Home Care Aide Tells What Really Goes On At Work

home care aide

When Kathryn Sobilo first considered becoming a home care aide, she was told the work included light housekeeping, assisting patients in getting dressed, running errands, shopping, and helping to prepare meals. "I thought, well, that would be an easy thing to do," Sobilo (pictured below) told AOL Jobs.

What she didn't realize is how much time she would spend tending to incontinent adults. "I've changed a lot of adult diapers," she said, "and that's not fun." Though the job provides flexibility, allowing her to choose how many patients she wants to take on, it doesn't pay well -- just $8 an hour, the state minimum wage in California.

Sobilo is a contract worker with In-Home Supportive Services, the state agency charged with coordinating care for seniors and disabled people in their homes. A former administrative assistant, Sobilo, 59, thought being an aide would be a short-term gig, something to hold her over until she found something else.

Driven largely by the aging baby boom generation, the field is growing -- and projected to explode. The BLS forecasts the demand for home health aides to surge 70 percent, or by more than 1.3 million jobs, by 2020. Job requirements are minimal -- not even a high school degree is required, though some on-the-job training may be involved. But the work usually offers low pay.

The number of hours that Sobilo works each week depends on the patient, and the extent of his or her disability. Some clients require only a few hours of assistance a week, while others require full-time care. It's possible to work a full 40-hour week, equal to an annual salary of $16,640, but Sobilo isn't eligible for overtime pay. That's because federal law that mandates time-and-a-half pay for hours worked beyond 40 doesn't extend to in-home care workers.

Low pay isn't the only drawback. Sobilo has no health or retirement plan and isn't paid for holidays or vacation. "I can't afford to retire. I can't afford to get hurt or sick or anything," says Sobile, a member of a union bargaining team that wants to boost workers' wages to $9.50 a hour during the next two years. Last month, the Humboldt County Board of Supervisors denied the request, saying it couldn't have come at worse time, given California's massive budget woes.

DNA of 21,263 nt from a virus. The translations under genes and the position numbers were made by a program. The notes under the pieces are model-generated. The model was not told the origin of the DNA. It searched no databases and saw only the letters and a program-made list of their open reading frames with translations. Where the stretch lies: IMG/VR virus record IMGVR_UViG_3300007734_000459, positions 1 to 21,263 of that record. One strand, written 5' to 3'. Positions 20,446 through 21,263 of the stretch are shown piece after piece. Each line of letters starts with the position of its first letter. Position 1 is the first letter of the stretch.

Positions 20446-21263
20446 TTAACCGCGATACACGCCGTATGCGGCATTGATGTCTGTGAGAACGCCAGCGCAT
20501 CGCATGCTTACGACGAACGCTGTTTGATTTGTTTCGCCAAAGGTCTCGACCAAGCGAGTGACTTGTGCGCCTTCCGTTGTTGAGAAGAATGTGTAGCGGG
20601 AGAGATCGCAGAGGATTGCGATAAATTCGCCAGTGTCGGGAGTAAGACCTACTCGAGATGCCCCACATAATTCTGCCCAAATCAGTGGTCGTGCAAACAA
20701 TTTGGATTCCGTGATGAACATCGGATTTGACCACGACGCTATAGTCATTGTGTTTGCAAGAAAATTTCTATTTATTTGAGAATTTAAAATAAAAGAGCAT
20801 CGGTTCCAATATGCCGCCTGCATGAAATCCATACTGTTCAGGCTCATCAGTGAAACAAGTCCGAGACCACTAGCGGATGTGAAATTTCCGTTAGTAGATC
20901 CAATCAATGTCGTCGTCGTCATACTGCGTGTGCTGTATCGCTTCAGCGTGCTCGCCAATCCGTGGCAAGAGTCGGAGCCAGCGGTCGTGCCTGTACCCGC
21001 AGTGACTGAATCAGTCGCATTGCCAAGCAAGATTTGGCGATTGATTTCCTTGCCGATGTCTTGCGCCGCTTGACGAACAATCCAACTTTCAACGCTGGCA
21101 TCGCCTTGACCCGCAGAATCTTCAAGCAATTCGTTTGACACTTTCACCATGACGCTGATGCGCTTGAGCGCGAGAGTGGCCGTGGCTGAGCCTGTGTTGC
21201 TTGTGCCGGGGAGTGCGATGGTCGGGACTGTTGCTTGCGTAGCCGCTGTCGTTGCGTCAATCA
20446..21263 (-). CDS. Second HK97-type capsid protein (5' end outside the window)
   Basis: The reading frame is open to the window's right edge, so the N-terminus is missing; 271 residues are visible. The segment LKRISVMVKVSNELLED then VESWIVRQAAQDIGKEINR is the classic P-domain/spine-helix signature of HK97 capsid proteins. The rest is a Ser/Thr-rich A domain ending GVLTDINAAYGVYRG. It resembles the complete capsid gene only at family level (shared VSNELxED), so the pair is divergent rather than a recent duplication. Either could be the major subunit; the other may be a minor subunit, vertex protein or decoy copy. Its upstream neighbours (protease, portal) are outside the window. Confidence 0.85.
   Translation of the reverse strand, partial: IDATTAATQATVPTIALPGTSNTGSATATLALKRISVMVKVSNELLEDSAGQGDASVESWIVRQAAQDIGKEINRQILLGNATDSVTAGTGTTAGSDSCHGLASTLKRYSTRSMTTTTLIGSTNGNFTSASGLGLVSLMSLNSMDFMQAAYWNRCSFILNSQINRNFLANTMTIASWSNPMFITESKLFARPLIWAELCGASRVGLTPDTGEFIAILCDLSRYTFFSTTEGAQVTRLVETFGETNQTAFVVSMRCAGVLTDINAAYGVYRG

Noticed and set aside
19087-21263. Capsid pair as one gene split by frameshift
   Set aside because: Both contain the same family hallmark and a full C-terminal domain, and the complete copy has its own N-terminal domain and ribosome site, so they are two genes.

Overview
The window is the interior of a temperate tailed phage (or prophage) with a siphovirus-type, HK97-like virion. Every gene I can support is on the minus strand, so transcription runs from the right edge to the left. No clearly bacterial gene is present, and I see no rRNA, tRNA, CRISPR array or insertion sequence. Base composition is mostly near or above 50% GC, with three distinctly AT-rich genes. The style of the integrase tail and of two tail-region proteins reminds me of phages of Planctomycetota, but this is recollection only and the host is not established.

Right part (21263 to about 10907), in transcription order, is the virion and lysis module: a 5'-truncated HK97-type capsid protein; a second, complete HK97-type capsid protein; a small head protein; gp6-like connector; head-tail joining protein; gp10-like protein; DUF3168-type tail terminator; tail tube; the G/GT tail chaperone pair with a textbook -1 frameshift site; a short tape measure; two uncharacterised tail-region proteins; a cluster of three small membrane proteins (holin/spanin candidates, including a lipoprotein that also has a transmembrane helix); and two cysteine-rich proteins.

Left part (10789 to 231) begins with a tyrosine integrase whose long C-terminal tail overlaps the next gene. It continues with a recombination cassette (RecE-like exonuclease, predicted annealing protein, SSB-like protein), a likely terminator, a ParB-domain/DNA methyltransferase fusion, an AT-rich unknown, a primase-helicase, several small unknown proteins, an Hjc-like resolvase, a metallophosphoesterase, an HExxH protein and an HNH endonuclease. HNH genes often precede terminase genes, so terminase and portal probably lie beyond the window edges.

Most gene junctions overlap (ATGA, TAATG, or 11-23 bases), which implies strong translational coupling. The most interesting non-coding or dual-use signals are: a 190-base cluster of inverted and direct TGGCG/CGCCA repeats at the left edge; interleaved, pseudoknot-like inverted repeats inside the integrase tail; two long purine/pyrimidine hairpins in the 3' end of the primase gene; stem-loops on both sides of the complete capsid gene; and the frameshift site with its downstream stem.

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Sobilo and the more than 1,400 other workers like her in the county earn less than the median wage for home care aides nationwide. According to the Bureau of Labor Statistics, home care aides earned a median $9.70 an hour in 2010, the most recent year for which data is available, equal to an annual salary of $20,170.

In addition to aiding patients in their personal care and performing household chores, home health aides in some states give clients medication or check their vital signs, under the direction of a nurse or other health care provider.

According to the U.S. Department of Labor, some 2.5 million people work as in-home care workers -- about 90 percent of them are women, and many are minorities or recent immigrants. Because of low pay, about 40 percent of such workers depend on public assistance, such as Medicaid and food stamps, the agency says.

Despite the downsides, Sobilo says the job can be rewarding. "I get to know these people, and I feel like their family almost," she says. "I want to care for them they way I would want someone to care for me."





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David Schepp

Staff Writer

David Schepp has spent more than a dozen years covering business news for the electronic and print media, including Dow Jones Newswires, BBC News, Gannett Co., and most recently at AOL's DailyFinance. Nearly 10 years ago, he started writing a weekly People@Work column, looking in depth at issues facing workers in today's workplace. The syndicated column appeared in newspapers and websites nationwide before it made its debut on DailyFinance in 2010. Schepp now continues that tradition at Aol Jobs, covering the jobs beat and providing readers insight and analysis into the nation's challenging employment scene.

Schepp holds a Bachelor of Arts degree in journalism from Metropolitan State College of Denver.

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